Vocational Targets for Students with Autism

Every year when I sat down with one of my favorite students to get ready for her IEP meeting, we had nearly the same conversation…

Me: So Katie, what do you want to do when you graduate.

Katie: I want to deliver babies.

Me: That means being a doctor. You would have to go to college for a long time to do that.

Katie: That’s okay. I like school.

Me. Katie, you can’t read and don’t like to write. It may be hard to get into medical school and graduate.

Katie: I guess so.

Me: Is there another job might like?

Katie: Yes! I want to deliver babies!

Me: *Sigh*

Fast forward a few years and Katie did end up getting a pretty great job. It was not delivering babies, but she works at the grocery store near my house. Her most favorite part of the job is when she gets to stock the items in the baby section- she tells me that all the time.

Vocational Targets for Students with Autism- 7 Skills to help get your students job ready.

Targeting HOW to Get a Job

I’ve traded on my good looks in the past… but that will only get you so far. Like our students, there is some skill involved in getting a job. You have to know a few things- a smile alone will only get you so far.

So what are some skills you can target as you work with students in Autism Units or LIFE Skills? Here are a few:


Identifying Preferred Jobs
I know, this seems like a no brainer. You would be amazed how rarely we stop to ask a student what they like to do. We tend to focus a lot on what a student is able to do instead. While this is absolutely something we as educators and parents have to consider, is it enough?

Think about this- most of our students will work in a job that relies on a repetitive task. Once we train a student on the task and get them independent we will exit… but that repetitive task can be anywhere. If a student aspires to work as a doctor, maybe they will end up preparing first aid kits in a medical facility. Love to interact with people, maybe a busy distribution center with a break room that needs stocking and cleaning. One of these jobs is very solitary and the other very social. We can teach the skills, but personality does play a part. Remember, a person is more than their disability and preferences matter.

Try this inventory to get some more information from students and parents. Or you can also use this online interest assessment from EmploymentWorks.

Vocational Targets for Students with Autism- 7 Skills to help get your students job ready.

Completing a Job Application
I was in a classroom last week and saw a room full of students filling out paper applications.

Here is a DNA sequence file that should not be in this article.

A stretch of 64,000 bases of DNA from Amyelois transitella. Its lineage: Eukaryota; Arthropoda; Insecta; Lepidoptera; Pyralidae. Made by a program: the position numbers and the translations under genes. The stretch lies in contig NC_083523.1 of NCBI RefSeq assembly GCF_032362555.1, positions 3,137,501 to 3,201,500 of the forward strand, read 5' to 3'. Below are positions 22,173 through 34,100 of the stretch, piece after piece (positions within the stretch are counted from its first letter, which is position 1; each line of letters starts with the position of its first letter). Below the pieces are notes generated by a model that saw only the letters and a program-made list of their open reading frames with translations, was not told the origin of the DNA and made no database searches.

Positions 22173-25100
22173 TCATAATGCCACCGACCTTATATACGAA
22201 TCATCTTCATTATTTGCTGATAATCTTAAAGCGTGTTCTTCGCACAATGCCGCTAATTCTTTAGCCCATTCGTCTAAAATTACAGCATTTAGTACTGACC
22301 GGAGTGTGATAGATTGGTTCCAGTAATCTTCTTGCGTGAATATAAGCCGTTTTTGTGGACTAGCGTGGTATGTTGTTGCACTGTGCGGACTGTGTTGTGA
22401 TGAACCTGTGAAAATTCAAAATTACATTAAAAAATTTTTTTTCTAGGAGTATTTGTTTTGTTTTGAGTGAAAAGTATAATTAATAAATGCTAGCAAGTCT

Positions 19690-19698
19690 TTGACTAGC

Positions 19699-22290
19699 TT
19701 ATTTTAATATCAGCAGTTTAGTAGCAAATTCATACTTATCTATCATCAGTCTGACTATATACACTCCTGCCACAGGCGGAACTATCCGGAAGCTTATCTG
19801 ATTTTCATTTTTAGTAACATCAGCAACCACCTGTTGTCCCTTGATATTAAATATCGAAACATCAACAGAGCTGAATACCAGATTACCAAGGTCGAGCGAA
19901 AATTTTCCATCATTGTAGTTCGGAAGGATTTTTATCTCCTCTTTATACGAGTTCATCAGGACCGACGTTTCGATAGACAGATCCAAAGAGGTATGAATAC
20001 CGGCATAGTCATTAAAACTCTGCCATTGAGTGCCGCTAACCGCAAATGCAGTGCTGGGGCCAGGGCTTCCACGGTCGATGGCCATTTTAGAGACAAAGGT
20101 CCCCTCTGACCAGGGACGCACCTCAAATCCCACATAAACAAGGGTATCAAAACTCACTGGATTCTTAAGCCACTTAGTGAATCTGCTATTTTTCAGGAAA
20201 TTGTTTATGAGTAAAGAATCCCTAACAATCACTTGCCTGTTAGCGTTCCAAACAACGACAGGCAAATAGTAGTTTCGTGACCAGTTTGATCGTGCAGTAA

As in their personal information on paper.

With a pen.

On paper…

When was the last time YOU filled out a paper application for anything?



Most (and by most I mean nearly all) applications are online these days. Walmart has a kiosk to apply, Grocery Stores send you to their online page, and with mobile apps for job search engines, things are just digital.

Try these online practice applications with your students and kids to make sure they are learning their personal information but also saying current with technology. The one at CareerPoint is great and so is the one at ExperienceWorks.


Poor social skills are a huge red flag for human resources as they hire for their companies. So you can imagine how important it is to make a good first impression at an interview. Most employers that hire are well aware that a person is applying with special needs- but we want to make sure that they seem social and will mesh well with the company and other employees.

Practicing interviews is a great skill to build communication, practice social skills, and also prepare for a job. Been awhile since your last interview? Try these from CareerPoint or using this visual from Prepary.  Work these into your daily lesson- try it as a warm up, a writing task, or even using the cooperative learning method like pair-share. Also read more on improving social skills in a prior post HERE.

Vocational Targets for Students with Autism- 7 Skills to help get your students job ready.

Vocational Targets for Students with Autism

Want to move towards building a true skill set for your student? There are a few job related social skills as well as general vocational skills that every student who will be employed needs. These are the 7 skills you should target as you work in your classroom, in your school community, and out in the greater community to prepare students to be job ready:

  • Asking for Assistance
  • Accepting Criticism
  • Navigating the Workplace
  • Following Multi-step Directions
  • Working Independently
  • Managing Time
  • Staying Safe around Equipment and Others

And then there are other skills that are specific to a certain job, but developing these soft skills will make a student employable with several types of jobs and industries.

Need Vocational Tasks to Work On?

Ready to get going with Vocational Tasks but need some tasks to vocation with? Try these:

Vocational Targets for Students with Autism

So now you know how to find out what your students wants to do, you can see what skills to work on to get and keep a job, and you have seen a few vocational tasks you can practice in the classroom to build these skills.

Easy-Peasy? Well, not really. One other make or break skills is Hygiene and Grooming. Be sure to work on this in the background of everything you do. Knowing how you smell, what you look like, and keeping clean is one of the biggest keys to keeping a job. Read here to learn more.

So what now? Set Those Targets and Teach On!


Vocational Targets for Students with Autism- 7 Skills to help get your students job ready.
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Vocational Targets for Students with Autism- 7 Skills to help get your students job ready.

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